Biomimicry, or biomimetics, is the study and imitation of nature for the purpose of solving human problems.
The idea of biomimetics reaches all the way back to Leonardo da Vinci (1452–1519), who drew flying machines based off of the study of bats. The concept of biomimetics was developed in America in the 1950s, by Otto Schmitt, who studied the nerves in squid in an attempt to design a device that replicated the nerve propagation. In 1969, Schmitt used the term “biomimetic“ in one of his papers, and by 1974 it was in the dictionary. Biomimicry appeared in the early 1980s, and was popularized in a 1997 book Biomimicry: Innovation Inspired by Nature. She defined biomimicry as a “new science that studies nature’s models and then imitates or takes inspiration from these designs and processes to solve human problems”. Today, biomimetics and biomimicry are used interchangeably. 
Biomimicry as an aesthetic involves copying the complex structures and intricate details found in nature, often with curves and flowing surfaces.
One of the most common examples of biomimicry is Velcro. Velcro, also known as the hook-and-loop fastener, was invented by a Swiss engineer who took a closer look at the burrs on his dog after going for a walk. He examined the burr under a microscope and saw how the small hooks of the burr and loops of the fur allowed the burr to adhere. This ignited his idea to mimic the structure as a potential fastener. 
Figure 1: Close-up of hook-shaped spikes & entrapped dog hair on a burr Figure 2: Close-up of Velcro showing the hook-shaped design
In architecture, biomimetics has been used everywhere from small interior decorations to entire structures. One architect who utilized biomimetics is Gaudí, known for the Sagrada Família and Casa Batlló. In the Sagrada Família, Gaudí designed the interior of the church as if it were a forest, where the columns were imagined as trees, dividing into various limbs and branches as the columns get taller. The figures below show these columns.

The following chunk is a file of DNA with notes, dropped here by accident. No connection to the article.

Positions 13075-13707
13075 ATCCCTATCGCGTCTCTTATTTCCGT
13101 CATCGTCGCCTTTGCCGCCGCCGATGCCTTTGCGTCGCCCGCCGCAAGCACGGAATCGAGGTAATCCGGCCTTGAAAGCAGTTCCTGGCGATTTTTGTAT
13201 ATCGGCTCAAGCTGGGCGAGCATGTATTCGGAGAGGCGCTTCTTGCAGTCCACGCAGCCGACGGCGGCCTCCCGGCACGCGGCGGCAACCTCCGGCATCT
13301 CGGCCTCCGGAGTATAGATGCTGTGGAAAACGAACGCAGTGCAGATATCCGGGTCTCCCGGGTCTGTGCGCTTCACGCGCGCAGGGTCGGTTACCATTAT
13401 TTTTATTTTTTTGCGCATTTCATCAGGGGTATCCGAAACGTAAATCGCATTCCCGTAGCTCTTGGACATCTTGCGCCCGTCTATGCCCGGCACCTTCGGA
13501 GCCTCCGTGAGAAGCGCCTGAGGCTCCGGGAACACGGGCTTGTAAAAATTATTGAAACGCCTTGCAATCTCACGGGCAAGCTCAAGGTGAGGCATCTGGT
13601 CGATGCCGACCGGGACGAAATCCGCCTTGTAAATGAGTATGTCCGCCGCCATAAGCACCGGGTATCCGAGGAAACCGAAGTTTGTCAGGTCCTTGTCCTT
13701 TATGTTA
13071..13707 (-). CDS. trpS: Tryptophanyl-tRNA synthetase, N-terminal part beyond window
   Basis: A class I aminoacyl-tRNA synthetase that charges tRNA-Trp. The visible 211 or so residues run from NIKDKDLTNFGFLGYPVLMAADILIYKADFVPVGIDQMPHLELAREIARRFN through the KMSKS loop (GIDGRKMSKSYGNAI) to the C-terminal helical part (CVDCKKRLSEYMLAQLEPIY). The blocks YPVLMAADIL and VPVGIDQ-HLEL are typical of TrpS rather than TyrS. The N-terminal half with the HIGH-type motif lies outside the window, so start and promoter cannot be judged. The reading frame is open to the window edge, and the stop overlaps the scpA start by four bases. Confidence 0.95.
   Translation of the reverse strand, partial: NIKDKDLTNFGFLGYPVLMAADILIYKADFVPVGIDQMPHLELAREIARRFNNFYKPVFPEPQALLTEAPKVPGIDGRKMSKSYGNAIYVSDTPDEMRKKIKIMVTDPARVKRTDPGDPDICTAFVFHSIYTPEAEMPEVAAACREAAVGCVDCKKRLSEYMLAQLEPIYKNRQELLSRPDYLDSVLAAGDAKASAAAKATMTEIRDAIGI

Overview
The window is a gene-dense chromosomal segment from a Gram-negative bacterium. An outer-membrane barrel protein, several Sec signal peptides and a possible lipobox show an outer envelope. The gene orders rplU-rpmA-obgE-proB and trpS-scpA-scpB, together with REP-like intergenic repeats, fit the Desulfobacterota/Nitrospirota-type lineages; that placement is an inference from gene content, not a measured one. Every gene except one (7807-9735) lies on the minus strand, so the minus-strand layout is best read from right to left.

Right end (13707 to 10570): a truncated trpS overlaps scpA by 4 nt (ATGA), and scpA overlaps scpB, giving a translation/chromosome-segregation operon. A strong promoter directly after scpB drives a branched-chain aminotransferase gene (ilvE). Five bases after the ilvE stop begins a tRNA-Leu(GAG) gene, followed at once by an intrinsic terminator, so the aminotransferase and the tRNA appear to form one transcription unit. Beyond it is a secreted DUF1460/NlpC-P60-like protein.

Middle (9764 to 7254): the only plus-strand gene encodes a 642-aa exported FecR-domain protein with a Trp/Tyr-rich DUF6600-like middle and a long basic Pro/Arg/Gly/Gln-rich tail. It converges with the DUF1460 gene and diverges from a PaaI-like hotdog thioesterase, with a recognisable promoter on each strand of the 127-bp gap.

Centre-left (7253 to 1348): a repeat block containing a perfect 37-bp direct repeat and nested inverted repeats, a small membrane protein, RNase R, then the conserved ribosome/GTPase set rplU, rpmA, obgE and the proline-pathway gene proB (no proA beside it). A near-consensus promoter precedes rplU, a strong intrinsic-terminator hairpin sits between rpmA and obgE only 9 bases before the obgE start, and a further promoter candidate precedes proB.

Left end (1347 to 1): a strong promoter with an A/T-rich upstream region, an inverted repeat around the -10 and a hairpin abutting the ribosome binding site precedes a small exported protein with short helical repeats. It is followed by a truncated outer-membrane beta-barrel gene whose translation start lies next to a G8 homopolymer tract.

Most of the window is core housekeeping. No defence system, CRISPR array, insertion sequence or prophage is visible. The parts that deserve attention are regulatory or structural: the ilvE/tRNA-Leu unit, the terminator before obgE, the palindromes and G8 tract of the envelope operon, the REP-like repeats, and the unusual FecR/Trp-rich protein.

Figure 3: Columns resembling a forest
Figure 4: Close up of columns designed to resemble trees
Casa Batlló is a renovated house designed by Gaudí. He took many ideas from nature. Each room has its own unique energy, and the entirety of the house has almost no sharp corners or straight lines. The loft, one of the rooms shown below, generates a space which invokes the rib cage of an animal, such as the belly of a whale.
Figure 5: The Loft
The entrance hall resembles an underwater environment, with different shades of blue, no sharp edges, and skylights that resemble turtle shells.
Figure 6: The entrance Hall
The rest of the glass resembles an underwater experience in different ways. The cathedral glass that adorns the landings on each floor also evokes a deep sea feel, and the outer facade has gentle curves, with mosaics and tiles that play with the light.
Figure 7: Cathedral Glass
Figure 8: Outer Facade
The Japanese bullet train is another example of biomimicry. The original trains were so fast that they caused a loud booming sound when exiting tunnels, disturbing people and wildlife. The booming was due to the flat face of the train, which built up a cushion of air in front of the train when in the tunnels. The chief engineer on the project was a bird watcher, who witnessed Kingfisher birds dive into water with very little splash. They modeled the front of the train after the Kingfisher’s beak; this not only resulted in a quieter train, but it used 15% less electricity while traveling 10% faster than it’s original design. 
Figure 9: Bullet train and Kingfisher beak